for there to be responsibility at a national level for a service
which, they agreed, had to reflect local needs and be delivered
it is a de facto national service. I can go into
my local library and discover that the nearest copy of the book
I want to borrow is in Keswick; I live in Essex, but I can get
that book, perhaps not the next day, but very quickly. There are
all sorts of other aspects that make it a national service,
and, therefore, there is
a place for some national governance, for want of a better word.
88. The local authorities, on the other hand,
favoured the current light-touch approach to supervision and,
if anything, would have preferred the Secretary of State to have
no powers to intervene.
They placed heavy emphasis on learning from one another, and particularly
on the role of the Local Government Association in disseminating
information, conducting peer reviews, and generally promoting
different models of good practice.
89. Alan Davey of the Arts Council explained
why, in his opinion, it was wrong to rely solely on the process
of judicial review to decide whether local authorities were fulfilling
their statutory duty to provide a comprehensive and efficient
library service: "the judicial cases all focus on process
and no one is talking about policy, about innovation, about where
libraries could be going, about why libraries do matter to people,
how they could matter to people more."
Sue Charteris, who had similar concerns, considered that this
pointed to a need to amend the 1964 Act, not so much to remove
responsibility from the Secretary of State, but to make him more
'proactive': to give him a clear role in relation to areas that
needed to be addressed at national level (for example, negotiating
digital access and using scale to achieve savings in the purchase
of goods and services) and to make his supervisory role more akin
to that of the relevant Secretaries of State in respect of the
health and education services.
To some extent, Ministers are already assuming a more active role
in relation to national objectives: the DCMS is now working with
other government departments to explore the possibility of providing
Wi-Fi in every library in England by 2015.
90. The Minister said that he intended to hold
discussions with the Chartered Institute of Finance and Accountancy
(CIPFA) about the re-structuring of the statistics they collected
from local authorities to 'flag up' possible areas of concern
relating to expenditure on libraries. He added that he wanted
to develop a 'proper partnership' between CIPFA and the Arts Council.
Subsequently, he announced that CIPFA had developed 'comparative
profile reports' to enable fair comparisons to be made between
comparable local authorities in the way in which they delivered
library services. The Minister denied this was a reimposition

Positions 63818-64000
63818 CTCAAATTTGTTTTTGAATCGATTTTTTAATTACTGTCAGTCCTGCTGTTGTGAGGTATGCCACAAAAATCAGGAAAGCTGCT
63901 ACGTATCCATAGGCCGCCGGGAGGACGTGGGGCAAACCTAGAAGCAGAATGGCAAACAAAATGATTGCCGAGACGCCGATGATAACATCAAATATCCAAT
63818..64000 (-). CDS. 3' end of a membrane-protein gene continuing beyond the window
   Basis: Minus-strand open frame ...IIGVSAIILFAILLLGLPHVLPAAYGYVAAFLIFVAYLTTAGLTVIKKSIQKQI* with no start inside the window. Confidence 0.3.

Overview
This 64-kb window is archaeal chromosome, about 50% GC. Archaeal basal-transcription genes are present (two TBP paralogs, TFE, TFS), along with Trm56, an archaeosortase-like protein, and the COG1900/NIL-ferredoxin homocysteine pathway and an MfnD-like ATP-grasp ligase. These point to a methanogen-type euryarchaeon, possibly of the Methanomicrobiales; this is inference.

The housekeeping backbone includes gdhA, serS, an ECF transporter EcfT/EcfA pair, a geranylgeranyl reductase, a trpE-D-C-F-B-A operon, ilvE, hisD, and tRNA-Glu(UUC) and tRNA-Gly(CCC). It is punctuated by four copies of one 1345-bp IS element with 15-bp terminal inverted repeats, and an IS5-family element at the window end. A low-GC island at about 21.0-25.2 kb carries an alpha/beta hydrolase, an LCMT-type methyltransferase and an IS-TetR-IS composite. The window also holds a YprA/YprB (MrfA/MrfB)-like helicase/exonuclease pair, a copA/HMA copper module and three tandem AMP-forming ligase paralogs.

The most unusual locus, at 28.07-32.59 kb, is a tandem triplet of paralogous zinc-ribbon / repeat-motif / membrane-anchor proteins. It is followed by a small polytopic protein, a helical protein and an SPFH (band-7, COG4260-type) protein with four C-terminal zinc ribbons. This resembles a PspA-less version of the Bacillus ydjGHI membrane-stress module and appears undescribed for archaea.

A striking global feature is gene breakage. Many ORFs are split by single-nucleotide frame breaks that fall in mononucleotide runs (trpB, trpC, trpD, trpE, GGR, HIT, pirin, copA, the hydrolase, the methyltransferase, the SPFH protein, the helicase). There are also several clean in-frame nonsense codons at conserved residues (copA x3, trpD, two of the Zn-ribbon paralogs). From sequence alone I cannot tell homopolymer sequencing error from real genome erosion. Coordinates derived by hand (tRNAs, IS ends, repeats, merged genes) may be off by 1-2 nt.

of inflexible library standards; it was intended to enable the
DCMS to ask questions if, for example, there were wide divergences
in the apparent efficiency of expenditure on books. To this end,
the DCMS was commissioning reports on all library authorities
in England, to be completed in December 2012 and to be made available
to the public as well as councillors, MPs and other interested
91. The Minister considered that the role given
to the Secretary of State by the 1964 Act was still of value.
There is an interesting debate going on, if you like,
a perspective certainly from local authorities that would like
the Act repealed. They do not want a superintending duty. They
do not want it to be a statutory duty. They want complete freedom,
so they regard it as frustrating that they have to account to
us. I would say it is good that they are frustrated that they
have to account to us because it shows that we are taking an active
interest in what they are doing. I do not think that superintendent
function is redundant. I am not sure the exact question was asked
in the transcript, but I think it is in the mind of every local
authority when it looks at its library service: will we breach
our duty? What will happen if we go too far? Will we be called
in by the Department?
92. It would be possible to remove the Secretary
of State altogether from any role in respect of libraries by repealing
sections 1 and 10 of the 1964 Act, and making any consequential
amendments; but, though it has the benefits of simplicity and
clarity, this is not entirely satisfactory. The more libraries
develop their role in order to deliver national goals, whether
in education or in promising new areas such as public health,
the more they match the model of a 'national service delivered
locally' rather than just a 'local service'. Consequently, there
is an argument for retaining an element of national oversight.
The current situation, however, where the Secretary of State has
considerable reserve powers but is unwilling at present to use